Obviously there is also the affects of the floodgates being opened in terms of realising your true self/gender. Having spent so long in denial it is to be expected that there is a degree of catching-up-for-lost-time and moving as fast as is possible to change your image to match as closely as possible to the identity that you are beginning to realise.

All of these reasons are pretty easy to understand and appreciate, but there is something else that occurred to me yesterday as another day with my son came to an end and I had to say goodbye and watch him walk off with his mum. It's simply that you have to do things in a rush so that you don't stop and think about what you have lost or realise how much it hurts.

I think this must be how alot of parents, separated from their family, must feel and I suspect they deal with it in the same way; just try and get on with life. It may seem from the outside that it is a little uncaring to be trying to fill your life with so much else but it really is the only way to deal with things.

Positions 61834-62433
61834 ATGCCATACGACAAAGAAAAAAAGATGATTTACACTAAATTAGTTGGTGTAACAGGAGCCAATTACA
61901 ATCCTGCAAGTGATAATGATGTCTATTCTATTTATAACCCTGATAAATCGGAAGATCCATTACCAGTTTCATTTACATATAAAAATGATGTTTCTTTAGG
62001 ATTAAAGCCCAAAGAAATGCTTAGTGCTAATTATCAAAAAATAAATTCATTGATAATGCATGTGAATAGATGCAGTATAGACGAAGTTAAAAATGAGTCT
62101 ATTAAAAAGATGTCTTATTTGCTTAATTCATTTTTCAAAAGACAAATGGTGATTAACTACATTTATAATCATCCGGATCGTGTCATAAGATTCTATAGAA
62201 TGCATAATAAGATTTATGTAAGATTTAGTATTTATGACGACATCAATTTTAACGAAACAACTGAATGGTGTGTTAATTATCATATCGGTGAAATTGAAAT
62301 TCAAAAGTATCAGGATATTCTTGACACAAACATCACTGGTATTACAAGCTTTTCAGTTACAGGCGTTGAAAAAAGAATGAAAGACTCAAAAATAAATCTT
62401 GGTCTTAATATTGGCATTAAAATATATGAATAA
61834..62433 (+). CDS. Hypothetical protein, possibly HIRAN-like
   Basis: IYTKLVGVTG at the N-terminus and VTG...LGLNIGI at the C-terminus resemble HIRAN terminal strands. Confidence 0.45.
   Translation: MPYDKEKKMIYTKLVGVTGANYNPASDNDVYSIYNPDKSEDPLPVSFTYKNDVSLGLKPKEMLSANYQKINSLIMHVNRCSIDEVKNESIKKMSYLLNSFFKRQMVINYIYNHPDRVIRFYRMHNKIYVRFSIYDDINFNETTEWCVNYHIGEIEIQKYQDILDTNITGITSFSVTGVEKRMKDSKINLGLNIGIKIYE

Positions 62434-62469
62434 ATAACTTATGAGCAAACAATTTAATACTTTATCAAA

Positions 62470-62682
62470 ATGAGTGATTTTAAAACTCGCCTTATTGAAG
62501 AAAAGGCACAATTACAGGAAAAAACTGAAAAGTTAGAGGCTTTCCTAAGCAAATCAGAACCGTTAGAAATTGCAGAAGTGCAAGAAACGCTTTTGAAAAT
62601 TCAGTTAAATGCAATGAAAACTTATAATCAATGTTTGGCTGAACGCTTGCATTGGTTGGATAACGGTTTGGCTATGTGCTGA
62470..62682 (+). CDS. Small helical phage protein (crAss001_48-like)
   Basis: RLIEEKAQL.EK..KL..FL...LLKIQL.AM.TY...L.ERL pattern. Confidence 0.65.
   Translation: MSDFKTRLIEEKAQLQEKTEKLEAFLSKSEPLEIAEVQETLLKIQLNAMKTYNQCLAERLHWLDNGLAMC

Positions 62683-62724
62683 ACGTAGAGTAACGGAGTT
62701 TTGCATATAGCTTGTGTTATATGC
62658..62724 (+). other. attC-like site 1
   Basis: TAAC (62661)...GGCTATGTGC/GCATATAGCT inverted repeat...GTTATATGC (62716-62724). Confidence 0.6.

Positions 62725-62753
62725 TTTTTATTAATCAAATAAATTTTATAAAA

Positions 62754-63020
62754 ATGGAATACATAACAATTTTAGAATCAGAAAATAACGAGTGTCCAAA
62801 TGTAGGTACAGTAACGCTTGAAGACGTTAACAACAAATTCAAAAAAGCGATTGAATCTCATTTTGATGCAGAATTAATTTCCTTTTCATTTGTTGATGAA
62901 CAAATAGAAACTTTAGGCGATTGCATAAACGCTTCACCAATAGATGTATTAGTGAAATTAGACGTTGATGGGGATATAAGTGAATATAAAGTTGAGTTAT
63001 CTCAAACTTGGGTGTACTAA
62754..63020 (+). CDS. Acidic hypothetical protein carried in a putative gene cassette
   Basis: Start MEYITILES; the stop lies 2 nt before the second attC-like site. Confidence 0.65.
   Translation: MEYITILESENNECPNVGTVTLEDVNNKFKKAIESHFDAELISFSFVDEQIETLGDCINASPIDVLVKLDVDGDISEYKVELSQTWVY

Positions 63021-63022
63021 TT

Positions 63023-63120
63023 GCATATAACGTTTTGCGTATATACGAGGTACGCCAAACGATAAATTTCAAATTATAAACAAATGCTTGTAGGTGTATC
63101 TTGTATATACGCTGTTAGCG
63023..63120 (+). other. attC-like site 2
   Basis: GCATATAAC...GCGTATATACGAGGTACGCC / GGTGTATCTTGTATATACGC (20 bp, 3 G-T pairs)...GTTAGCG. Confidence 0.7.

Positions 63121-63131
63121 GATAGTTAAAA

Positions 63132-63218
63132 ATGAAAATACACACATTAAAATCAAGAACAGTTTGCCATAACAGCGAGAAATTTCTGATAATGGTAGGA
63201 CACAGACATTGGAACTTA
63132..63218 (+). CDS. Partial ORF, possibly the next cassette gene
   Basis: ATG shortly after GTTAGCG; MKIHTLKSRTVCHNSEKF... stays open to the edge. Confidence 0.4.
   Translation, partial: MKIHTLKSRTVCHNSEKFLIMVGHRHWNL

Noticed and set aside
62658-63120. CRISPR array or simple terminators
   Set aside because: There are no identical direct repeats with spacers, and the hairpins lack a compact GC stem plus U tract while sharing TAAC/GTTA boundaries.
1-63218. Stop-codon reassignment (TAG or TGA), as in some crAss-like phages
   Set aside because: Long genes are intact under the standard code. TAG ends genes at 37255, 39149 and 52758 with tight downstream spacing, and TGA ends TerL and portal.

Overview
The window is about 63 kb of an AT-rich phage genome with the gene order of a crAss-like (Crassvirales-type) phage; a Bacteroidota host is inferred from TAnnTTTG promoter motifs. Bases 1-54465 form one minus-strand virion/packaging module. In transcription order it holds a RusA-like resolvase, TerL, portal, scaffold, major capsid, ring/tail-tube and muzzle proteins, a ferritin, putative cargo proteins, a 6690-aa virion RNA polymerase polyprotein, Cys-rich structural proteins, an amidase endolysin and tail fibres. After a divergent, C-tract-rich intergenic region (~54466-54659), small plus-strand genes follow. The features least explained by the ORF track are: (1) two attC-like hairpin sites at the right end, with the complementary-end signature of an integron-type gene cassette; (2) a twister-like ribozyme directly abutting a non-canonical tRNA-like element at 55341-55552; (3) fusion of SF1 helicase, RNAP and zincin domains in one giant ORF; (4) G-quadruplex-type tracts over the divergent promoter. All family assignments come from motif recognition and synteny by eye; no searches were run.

Thursday, 5 November 2009

If you can't stand the heat ...

... get out of the bus! It is really quite bizarre, we reach the point in the year when everyone is bundled up in warm clothes and is choosing to squash themselves into any available public transport to avoid the elements and they crank up the heating!

Really, just think about it, it doesn't make sense: everyone is already dressed for being outside, they have already walked to and stood at the bus stop, they could quite comfortably manage exactly the same temperature inside the bus without feeling cold.

On top of that lots of bodies crammed together in a small space, all of which are, essentially at 37 degrees C means that there is a pretty large temperature differential between out and in anyway!

While I'm sure those in control of public transport think that it is logical to put heating on in winter it doesn't actually make and sense and just leads to a rather uncomfortable environment.

Sorry, rather petty rant there

Wednesday, 4 November 2009

The Sky's the Limit

While alot of the house is still no longer visible I do remember that there are quite a few phone and television points so of course I wanted to get the PVR and TV plugged in and running so as not to miss all that wonderful winter programming (or probably more entertaining would be the Christmas adverts).